A smartphone with USB micro-B port should support the standard OTG function, with ID pin that controls the data direction of the smartphone. This standard function also simultaneously controls the direction of VBUS: in host role the VBUS is supplied (therefore no charging), and in device mode the phone will accept charge.

If you need to have the roles "mixed" up (get the phone to be charged while in host mode), the phone must support this feature called "accessory charging mode". The mode should be engaged if the ID pin impedance to ground is 20k or 120k. So the upstream link must conform to "accessory charger mode". This is regarding the second part of the question.

Regarding the first part, you have to have a sizable MCU like 32-bit STM32, with two (!) USB OTG controllers (since you indicate the bottom link as "USB Upstream/Downstream" as well. This means that MCU must have FOUR controllers, two of HOST type, and TWO of device type. I am not sure if such a monster does exist.

For the "upstream" OTG link you will need to have two GPIOs to control the state of ID pin (grounded, floating, or 120k), which will need some analogish circuitry. To transmit this information from your MCU to phone, you will need a proprietary 5-wire cable, with ID pin connection. These cables only exist for automated testers. And then write software to control the mode.

Then you will need to write a ton of bridging software to manipulate all four controllers in accord, and channel the data. You will need to decide on (invent and implement) internal communication protocols, depending to what extent do you want the devices to be transparent to standard USB framework. So one-two years of work for a team of USB architect, a hardware engineer, and a software engineer, and you are done. Good luck.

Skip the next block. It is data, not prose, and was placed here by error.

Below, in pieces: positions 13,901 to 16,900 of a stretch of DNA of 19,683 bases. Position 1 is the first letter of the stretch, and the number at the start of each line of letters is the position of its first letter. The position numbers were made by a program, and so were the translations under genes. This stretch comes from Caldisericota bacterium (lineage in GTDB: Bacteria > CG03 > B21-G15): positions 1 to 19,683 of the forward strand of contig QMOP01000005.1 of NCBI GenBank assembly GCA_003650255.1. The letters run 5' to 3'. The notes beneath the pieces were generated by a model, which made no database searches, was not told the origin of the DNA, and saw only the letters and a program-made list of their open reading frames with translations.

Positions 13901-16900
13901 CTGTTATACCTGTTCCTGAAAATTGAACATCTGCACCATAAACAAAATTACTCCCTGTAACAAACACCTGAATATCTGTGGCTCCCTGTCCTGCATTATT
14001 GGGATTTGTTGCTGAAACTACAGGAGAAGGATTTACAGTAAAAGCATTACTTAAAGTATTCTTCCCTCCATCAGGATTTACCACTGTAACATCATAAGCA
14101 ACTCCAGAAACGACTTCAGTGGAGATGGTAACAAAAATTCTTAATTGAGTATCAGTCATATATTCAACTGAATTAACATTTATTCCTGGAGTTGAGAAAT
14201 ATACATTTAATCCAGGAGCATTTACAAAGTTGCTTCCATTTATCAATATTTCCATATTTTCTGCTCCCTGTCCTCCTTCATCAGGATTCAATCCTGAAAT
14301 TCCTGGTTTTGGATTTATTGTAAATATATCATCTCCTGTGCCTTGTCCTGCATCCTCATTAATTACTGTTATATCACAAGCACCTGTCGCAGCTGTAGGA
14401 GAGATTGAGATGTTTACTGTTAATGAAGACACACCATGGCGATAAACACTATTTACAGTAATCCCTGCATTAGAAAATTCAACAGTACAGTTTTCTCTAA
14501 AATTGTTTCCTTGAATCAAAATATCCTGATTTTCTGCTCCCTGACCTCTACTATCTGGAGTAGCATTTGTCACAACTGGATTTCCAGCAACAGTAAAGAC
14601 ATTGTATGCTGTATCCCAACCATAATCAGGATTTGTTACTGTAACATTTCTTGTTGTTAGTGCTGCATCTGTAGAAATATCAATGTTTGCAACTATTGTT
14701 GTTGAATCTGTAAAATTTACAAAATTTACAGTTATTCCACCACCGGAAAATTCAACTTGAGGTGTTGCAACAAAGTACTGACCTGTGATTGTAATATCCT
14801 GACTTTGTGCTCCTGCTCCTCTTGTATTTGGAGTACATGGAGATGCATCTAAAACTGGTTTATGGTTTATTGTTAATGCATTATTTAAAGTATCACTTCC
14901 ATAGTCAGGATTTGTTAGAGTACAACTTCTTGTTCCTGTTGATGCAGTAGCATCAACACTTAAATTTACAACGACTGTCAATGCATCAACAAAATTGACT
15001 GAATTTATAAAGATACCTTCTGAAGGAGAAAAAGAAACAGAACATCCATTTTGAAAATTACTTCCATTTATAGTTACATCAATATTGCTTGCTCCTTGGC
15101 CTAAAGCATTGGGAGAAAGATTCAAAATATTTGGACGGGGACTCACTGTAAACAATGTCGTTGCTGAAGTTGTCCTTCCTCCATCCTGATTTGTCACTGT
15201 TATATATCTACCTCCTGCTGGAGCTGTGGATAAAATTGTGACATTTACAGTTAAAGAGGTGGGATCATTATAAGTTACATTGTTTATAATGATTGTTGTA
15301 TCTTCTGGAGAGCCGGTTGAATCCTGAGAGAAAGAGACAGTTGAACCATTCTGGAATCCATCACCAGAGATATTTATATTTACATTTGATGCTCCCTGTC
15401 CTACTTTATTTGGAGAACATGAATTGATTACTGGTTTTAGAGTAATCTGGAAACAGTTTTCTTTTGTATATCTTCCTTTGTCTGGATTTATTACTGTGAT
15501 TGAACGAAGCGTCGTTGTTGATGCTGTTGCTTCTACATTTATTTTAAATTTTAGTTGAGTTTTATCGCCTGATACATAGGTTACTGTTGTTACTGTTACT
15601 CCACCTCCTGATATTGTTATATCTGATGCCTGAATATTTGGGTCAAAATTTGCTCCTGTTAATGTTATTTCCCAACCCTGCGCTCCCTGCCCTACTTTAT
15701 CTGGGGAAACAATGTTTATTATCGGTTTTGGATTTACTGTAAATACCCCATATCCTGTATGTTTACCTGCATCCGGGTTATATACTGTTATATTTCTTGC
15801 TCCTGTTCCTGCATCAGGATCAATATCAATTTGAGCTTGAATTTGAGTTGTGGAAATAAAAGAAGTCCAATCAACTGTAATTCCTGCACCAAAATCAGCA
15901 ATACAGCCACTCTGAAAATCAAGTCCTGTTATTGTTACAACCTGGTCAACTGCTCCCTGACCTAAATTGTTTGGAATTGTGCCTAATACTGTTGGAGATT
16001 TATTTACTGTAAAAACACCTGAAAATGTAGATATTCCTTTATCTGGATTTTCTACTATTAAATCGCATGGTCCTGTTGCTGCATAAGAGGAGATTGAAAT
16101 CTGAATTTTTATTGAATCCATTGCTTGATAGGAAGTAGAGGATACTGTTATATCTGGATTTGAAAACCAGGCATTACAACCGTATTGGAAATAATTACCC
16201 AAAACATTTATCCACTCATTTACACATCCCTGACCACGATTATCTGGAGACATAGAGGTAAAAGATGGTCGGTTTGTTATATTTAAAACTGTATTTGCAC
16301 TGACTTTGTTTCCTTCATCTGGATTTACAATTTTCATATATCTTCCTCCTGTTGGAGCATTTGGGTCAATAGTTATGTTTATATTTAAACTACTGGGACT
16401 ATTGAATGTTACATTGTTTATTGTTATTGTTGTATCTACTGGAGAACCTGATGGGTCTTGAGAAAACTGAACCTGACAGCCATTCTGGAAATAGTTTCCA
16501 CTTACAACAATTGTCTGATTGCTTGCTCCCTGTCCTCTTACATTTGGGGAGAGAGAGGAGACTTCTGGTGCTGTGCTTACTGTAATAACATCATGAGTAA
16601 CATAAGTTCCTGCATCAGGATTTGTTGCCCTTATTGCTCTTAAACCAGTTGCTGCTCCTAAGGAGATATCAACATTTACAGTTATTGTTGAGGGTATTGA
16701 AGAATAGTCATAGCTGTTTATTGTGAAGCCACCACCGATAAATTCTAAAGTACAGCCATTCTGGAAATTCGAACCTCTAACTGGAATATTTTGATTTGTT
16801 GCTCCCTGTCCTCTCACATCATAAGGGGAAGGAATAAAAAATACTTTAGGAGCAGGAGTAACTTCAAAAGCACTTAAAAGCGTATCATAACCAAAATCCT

• \$\begingroup\$ MCU's with two USB ports each of which can be either a host or device are not all that uncommon (the spec sheets would not refer to them as having four interfaces, but rather two dual-role interfaces). However, this is unlikely to be practical as implementing a pass through for the various modes is rather complicated. Further, the question is off topic here until those modes can actually be specified. It's by no means clear that the phone OS will allow multiplexing anything with the unspecified synch protocol. \$\endgroup\$ – Chris Stratton Aug 20 '18 at 16:56
  • \$\begingroup\$ @ChrisStratton, would you care to provide a name/link to any processor with TWO OTG interfaces? Your uncanny contribution will be much appreciated. Regarding "unlikely to be practical as implementing a pass through for the various modes is rather complicated", isn't my entire answer is all about the project being hugely complicated? \$\endgroup\$ – Ale..chenski Aug 20 '18 at 18:43
  • \$\begingroup\$ The point you're missing is that it's not clear that there's any phone with an openly documented protocol for generic PC data synch - android for example notoriously lacks this, so if the poster means mass storage or PTP or something then they need to say explicitly that, otherwise presumably they mean something that does have a data synch mechanism, albeit proprietary, like an iphone or maybe some non-standard vendor-specific extension of Android. As for processors, the STM32F407/417 are an obvious example. \$\endgroup\$ – Chris Stratton Aug 20 '18 at 18:51
  • \$\begingroup\$ @ChrisStratton, obvious example? Do you call a 20-years-old FS (12 Mbps) interface as USB interface? Are you joking, right? You can't transfer any modern files with that in a reasonable time, yet to "data sync" anything. So, there is no real MCU with two OTG. Even the Chinese "Allwiner H5", a full-blown quad-core processor for phones and tablets, has ONE OTG (although 3 hosts), androidtvbox.eu/… \$\endgroup\$ – Ale..chenski Aug 20 '18 at 20:16
  • \$\begingroup\$ Since the asker still hasn't specified what they want to do in the way of sync or even the phone OS, we don't know that full speed is unsuitable. Since you want to make this about Android, I'd point out that just about every "DIY I/O gadget connected to Android" project has been full speed, especially where the gadget had to play the host role. Even with dual high speed interface (vs the one high speed interface that that STM32 has along with its full speed one), it's doubtful that a microcontroller (vs. a system on a chip) could juggle data between fast enough to leverage that. \$\endgroup\$ – Chris Stratton Aug 20 '18 at 20:56